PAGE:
I loved being in a cabin with four people I hadn't previously met. I was worried about it, but we all bonded really well and I felt like I fit in with them. They all became my new friends and I feel like I know them really well now. Being on a journey or sharing an experience with people is an easy way to get to know them and to bond. This class was the catalyst to developing new relationships. The last day of class we all wrote to each other and I was amazed at all the new friends I was surrounded by and the loving environment our class had become. It was a great conclusion to the class. We were all together one last time to share a smile, a laugh, and recognize each other for the great people we are with a few kind words.

I learned about teamwork as my groups trekked through the Blue Mountains and experienced challenging terrain and weather. There were many moments when I felt like I couldn't do something and a friend was right there to help me. I couldn't reach the top of a rock and I felt stuck when a friend reached down a hand to pull me up. I fell in the mud and my friends made me laugh it off. I was scared to jump into the cold waters of a waterfall, but two of my friends were there to encourage me. It is hard to go through life alone, everyone needs help sometimes. It shouldn't be shameful to ask for help when it is needed. We were all there for each other in this journey and each person in my group made my experience that much better and unique as I chatted with new people along the paths.

Preparation for this trip was essential. I had looked at all the recommended items to bring on the trip and made sure I was fully prepared. I was so glad I had purchased a rain jacket before coming. I honestly don’t know what I would have done without my Gore-Tex raincoat to keep me dry and warm. The second day hike in rain for 8 hours would have been absolutely miserable. Preparation is important in anything we do in life. We also prepared for the hikes each day with maps and a compass in order to know where we were and where we were going at all times. It took conscious effort and thought to reach our destination each day. There were times where there were forks in the road or the path wasn’t even visible. That is when being prepared pays off. These forks in the road also exist in a life’s journey. They are points where we are faced with a choice. The decisions we make in life will lead us to our ultimate destination at life’s conclusion. We must know where we want to end up in life in order to be on the right path and make the right choices to find that path.

From taking Learning in the Outdoors I have come to discover that journey, adventure and experience are education in themselves. I am appreciative of the opportunity I had to learn in an nontraditional yet effective environment compared to the traditional classroom-style of learning I have become accustomed to at university. It was refreshing to get outside and I believe that I learned more about myself than I ever could by sitting in a classroom. I believe that education should challenge one to learn about themselves as that is ultimately the foundation of the future for each individual. If you don’t know who you are, how will you ever be able to know what you want to do and be happy? Education should facilitate this process and this class definitely has done that for me. I have gained a deeper understanding of the person that I am now and the person that I want to be. I know I am capable to accomplish more than I thought I could achieve and the only entity that could stop me from achieving my dreams is myself. I have come to know myself in these journeys and I must say I like the person I have come to know. She is unstoppable, fearless, and ready to go into the world and make a difference in the lives of others. Also, I have learned how influential attitude is on mood and life’s outlook. I love being optimistic and positive and I strive to remain that way. My teacher said after the second day hike in the pouring rain, “You make your own weather in your mind.” It is so true that you decide your attitude. There are some things that you just can’t control in life and there is no point in being upset or stressed about those things. You should focus on what you can do, change and control. What I have learned in these experiences turned lessons I will apply to my future. These experiences have become a part of me. It is undeniable that I have been changed by my journey in this class and I will spread an optimistic attitude, motivation and a drive to pursue nature with the people I meet in my life’s journey. These will be my teachings and I will spread them to all who want to listen.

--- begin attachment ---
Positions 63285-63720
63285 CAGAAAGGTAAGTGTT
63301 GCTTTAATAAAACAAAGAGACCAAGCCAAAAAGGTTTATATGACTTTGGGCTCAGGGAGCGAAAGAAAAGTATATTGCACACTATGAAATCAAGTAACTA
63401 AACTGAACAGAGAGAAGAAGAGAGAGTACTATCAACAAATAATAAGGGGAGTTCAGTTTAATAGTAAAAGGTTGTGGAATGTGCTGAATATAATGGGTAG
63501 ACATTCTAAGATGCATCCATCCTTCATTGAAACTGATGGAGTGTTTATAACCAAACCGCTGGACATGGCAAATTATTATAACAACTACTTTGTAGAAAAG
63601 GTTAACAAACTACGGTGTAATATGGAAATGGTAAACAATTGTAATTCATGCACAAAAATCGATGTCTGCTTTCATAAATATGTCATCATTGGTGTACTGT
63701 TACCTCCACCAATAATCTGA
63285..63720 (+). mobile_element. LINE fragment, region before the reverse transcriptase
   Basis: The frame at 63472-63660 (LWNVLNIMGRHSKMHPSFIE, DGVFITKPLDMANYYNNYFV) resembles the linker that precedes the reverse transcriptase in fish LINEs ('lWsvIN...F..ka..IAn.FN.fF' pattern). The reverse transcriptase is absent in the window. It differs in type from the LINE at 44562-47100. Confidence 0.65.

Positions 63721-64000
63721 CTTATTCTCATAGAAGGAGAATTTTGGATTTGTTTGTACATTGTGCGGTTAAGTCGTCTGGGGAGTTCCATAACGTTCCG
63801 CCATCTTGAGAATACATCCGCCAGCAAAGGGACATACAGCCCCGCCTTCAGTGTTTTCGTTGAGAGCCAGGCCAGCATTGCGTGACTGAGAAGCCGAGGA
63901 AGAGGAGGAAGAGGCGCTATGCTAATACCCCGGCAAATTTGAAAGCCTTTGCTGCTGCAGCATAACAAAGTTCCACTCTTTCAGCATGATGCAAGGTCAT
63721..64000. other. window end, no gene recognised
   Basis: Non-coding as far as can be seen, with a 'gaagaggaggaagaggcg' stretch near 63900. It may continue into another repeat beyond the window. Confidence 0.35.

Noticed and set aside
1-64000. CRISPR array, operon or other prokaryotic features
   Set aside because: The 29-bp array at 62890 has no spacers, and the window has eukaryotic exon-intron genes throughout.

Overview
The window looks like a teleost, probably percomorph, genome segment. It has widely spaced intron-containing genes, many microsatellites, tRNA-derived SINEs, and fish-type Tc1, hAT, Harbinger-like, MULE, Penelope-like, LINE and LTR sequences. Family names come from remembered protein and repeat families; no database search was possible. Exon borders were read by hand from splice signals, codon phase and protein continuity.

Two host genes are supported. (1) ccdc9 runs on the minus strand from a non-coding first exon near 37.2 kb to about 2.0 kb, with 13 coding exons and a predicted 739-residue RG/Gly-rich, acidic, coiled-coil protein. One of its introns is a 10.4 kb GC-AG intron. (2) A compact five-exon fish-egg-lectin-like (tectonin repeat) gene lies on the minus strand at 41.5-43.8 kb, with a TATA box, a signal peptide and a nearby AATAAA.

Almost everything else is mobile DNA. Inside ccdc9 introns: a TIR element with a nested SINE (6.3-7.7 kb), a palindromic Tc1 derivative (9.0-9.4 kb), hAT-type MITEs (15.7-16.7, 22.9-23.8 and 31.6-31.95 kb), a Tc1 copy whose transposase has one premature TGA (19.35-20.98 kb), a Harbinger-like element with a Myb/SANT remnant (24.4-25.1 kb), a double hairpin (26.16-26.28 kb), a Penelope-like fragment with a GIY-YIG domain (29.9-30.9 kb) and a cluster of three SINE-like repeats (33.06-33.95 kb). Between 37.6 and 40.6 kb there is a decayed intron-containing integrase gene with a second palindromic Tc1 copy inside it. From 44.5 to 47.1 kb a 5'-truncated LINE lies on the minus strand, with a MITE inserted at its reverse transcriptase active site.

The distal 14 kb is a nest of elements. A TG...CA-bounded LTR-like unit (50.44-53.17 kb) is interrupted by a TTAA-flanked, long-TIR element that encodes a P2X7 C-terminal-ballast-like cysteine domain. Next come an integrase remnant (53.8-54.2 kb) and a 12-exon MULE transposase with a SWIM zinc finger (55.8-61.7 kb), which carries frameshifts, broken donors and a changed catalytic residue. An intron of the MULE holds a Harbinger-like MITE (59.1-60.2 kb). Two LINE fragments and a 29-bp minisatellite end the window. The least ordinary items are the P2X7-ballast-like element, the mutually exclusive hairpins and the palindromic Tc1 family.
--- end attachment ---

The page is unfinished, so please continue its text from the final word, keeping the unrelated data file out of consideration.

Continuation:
This is a reflection video I made for my class project. I had to record how I was feeling during my experience and reflect after the trip: